Employment Based Immigration

People from around the world view the United States as a country where higher pay and upward socio-economic mobility can improve their quality of life and potential to achieve, whether in agricultural work, technology, healthcare, or other jobs and professions.  Employment based immigration can be either as a permanent immigrant, temporary worker, or through an investment in a US company.  In addition to immigration law, employment based immigration requires knowledge of corporate law and labor & employment law.  Depending on the education level and work experience of the applicant several visa options may be available.  Balancing all these aspects while at the same time choosing the best path for your American dream requires an expert immigration attorney.

Whether you are a US company wishing to hire foreign nationals or an individual investing in the US, our attorneys can assist you, ensuring that no detail is overlooked, every filing deadline is met, and all required documentation is included in your application.

Temporary Work Visas

Various types of work visas are available to those who have been offered US employment:

  • O visas are for those who have some extraordinary level of professional expertise or ability.
  • P visas apply to entertainers, athletes, artists.
  • L visas allow employees of multinational corporations to transfer from abroad. This visa can lead to Lawful Permanent Residency in the EB-1 category.
  • H-1B visas allow US companies to temporarily employ foreign workers in specialty occupations in fields such as technology, engineering, medicine, science, and mathematics. This visa can lead to Lawful Permanent Residency in a variety of employment based categories.
  • H-2A visas allow foreign nationals to enter the US to perform temporary or seasonal agricultural work.
  • J-1 visas are for high level academics and researchers.
  • R-1 visas are available to ministers and other religious workers being sponsored by a not-for-profit corporation or tax – exempt religious organization.
  • TN visas are available exclusively to Canadian and Mexican citizens coming to work in the US as professionals in certain professions.
  • E visas are nonimmigrant visas for citizens of countries with which the United States maintains economic treaties. They can be for investors or employees depending upon the nationality of the applicant.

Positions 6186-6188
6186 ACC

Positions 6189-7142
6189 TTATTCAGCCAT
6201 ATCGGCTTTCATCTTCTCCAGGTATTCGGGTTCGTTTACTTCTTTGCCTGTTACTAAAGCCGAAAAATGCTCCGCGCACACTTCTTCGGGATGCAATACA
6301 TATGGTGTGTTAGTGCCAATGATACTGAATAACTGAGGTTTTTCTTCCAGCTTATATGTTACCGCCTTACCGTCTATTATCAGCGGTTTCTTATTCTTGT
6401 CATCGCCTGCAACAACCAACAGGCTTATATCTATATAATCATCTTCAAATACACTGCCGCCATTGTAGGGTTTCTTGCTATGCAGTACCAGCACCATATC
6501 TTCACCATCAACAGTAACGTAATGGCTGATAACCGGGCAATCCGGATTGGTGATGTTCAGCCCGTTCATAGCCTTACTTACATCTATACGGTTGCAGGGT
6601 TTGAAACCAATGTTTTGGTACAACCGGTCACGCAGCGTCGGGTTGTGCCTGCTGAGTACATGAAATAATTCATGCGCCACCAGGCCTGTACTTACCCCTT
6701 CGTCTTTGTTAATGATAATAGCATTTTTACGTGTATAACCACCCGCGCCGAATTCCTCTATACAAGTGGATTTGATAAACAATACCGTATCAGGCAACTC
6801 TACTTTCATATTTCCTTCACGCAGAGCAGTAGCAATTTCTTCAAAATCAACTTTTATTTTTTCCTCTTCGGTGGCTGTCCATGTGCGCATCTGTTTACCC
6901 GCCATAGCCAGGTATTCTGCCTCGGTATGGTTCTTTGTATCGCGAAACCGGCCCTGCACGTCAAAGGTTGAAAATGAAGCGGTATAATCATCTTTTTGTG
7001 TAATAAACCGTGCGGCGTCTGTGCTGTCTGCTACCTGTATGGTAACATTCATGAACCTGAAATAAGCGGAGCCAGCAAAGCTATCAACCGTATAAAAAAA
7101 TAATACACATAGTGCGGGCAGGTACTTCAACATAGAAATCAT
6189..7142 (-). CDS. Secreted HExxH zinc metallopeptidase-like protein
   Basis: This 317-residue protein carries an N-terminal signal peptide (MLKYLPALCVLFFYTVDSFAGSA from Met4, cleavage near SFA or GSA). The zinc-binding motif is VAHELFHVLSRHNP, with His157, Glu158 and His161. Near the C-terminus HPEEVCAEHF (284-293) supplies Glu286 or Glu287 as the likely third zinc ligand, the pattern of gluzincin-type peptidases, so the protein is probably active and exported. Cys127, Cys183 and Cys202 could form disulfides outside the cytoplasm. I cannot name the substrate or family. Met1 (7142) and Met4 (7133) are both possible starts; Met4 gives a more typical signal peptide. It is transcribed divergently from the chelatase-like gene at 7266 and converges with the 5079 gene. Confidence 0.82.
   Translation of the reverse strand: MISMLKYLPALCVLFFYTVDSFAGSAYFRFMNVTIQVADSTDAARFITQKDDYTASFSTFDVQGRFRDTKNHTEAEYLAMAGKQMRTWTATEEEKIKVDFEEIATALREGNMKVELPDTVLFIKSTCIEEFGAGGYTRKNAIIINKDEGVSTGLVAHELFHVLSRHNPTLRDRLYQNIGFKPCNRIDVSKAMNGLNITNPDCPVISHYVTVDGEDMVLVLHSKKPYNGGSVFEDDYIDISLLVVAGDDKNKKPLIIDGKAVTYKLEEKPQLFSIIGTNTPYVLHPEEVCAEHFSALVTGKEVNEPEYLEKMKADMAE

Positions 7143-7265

Lawful Permanent Residency

Employees and investors can also obtain lawful permanent residency through one of five employment based categories:

  • EB-1 visa for priority workers.  This category is for individuals of extraordinary ability, renowned professors and researchers, and international executives and managers.  This is the fastest and most preferred method of gaining Lawful Permanent Residency through employment, because it does not involve the labor certification process and in some circumstances individuals can even apply without an employer.  An employer sponsor is required for professors, researchers, executives, and managers, but not for those with extraordinary abilities. Those with extraordinary abilities must only prove their international acclaim and that they will continue their work in the United States.
  • EB-2 visa for professionals and those with exceptional abilities. Second-preference employment-based visas are designed for those with exceptional abilities or advanced degrees, as well as those that qualify for a National Interest Waiver (NIW).  This visa requires labor certification from the Department of Labor and an employer sponsor, unless you can prove your work benefits the National Interest.
  • EB-3 visa for skilled, professional, or other workers. Third preference employment-based work visas are for skilled workers, professional workers, or other workers who do not fit into any of the above categories.  All three types of workers must obtain approval from the Department of Labor and all must prove that their employment will not take jobs away from American workers.
  • EB-4 visa for special immigrants.  Fourth preference employment-based work visas are for religious workers, broadcasters, physicians, members of the military, translators, international organization employees, employees of the United States government abroad, or retired NATO-6 workers.  Some of these special immigrants must have an employer sponsor while other special immigrants can petition for a visa by themselves.
  • EB-5 visa for investors.  Fifth-preference employment-based visas are for those who have either $500,000 or $1 million to invest in a business or project in the United States.  To qualify for the reduced $500,000 investment one must choose a project in a rural or economically depressed area.  The investment must create ten or more new jobs in the business within two years of the the I-526 being approved.  The money invested in the venture can be borrowed, so long as the loan is not secured by the assets of the business.

Each of the employment based Lawful Permanent Residency categories are limited by an annual quota system based on the date the original application is filed, the “priority date.”  Filing the petition secures a priority date for the applicant.  Once the priority date becomes current according to the Department of State visa bulletin the applicant can complete the process of becoming a permanent resident.  This can happen immediately or after many years.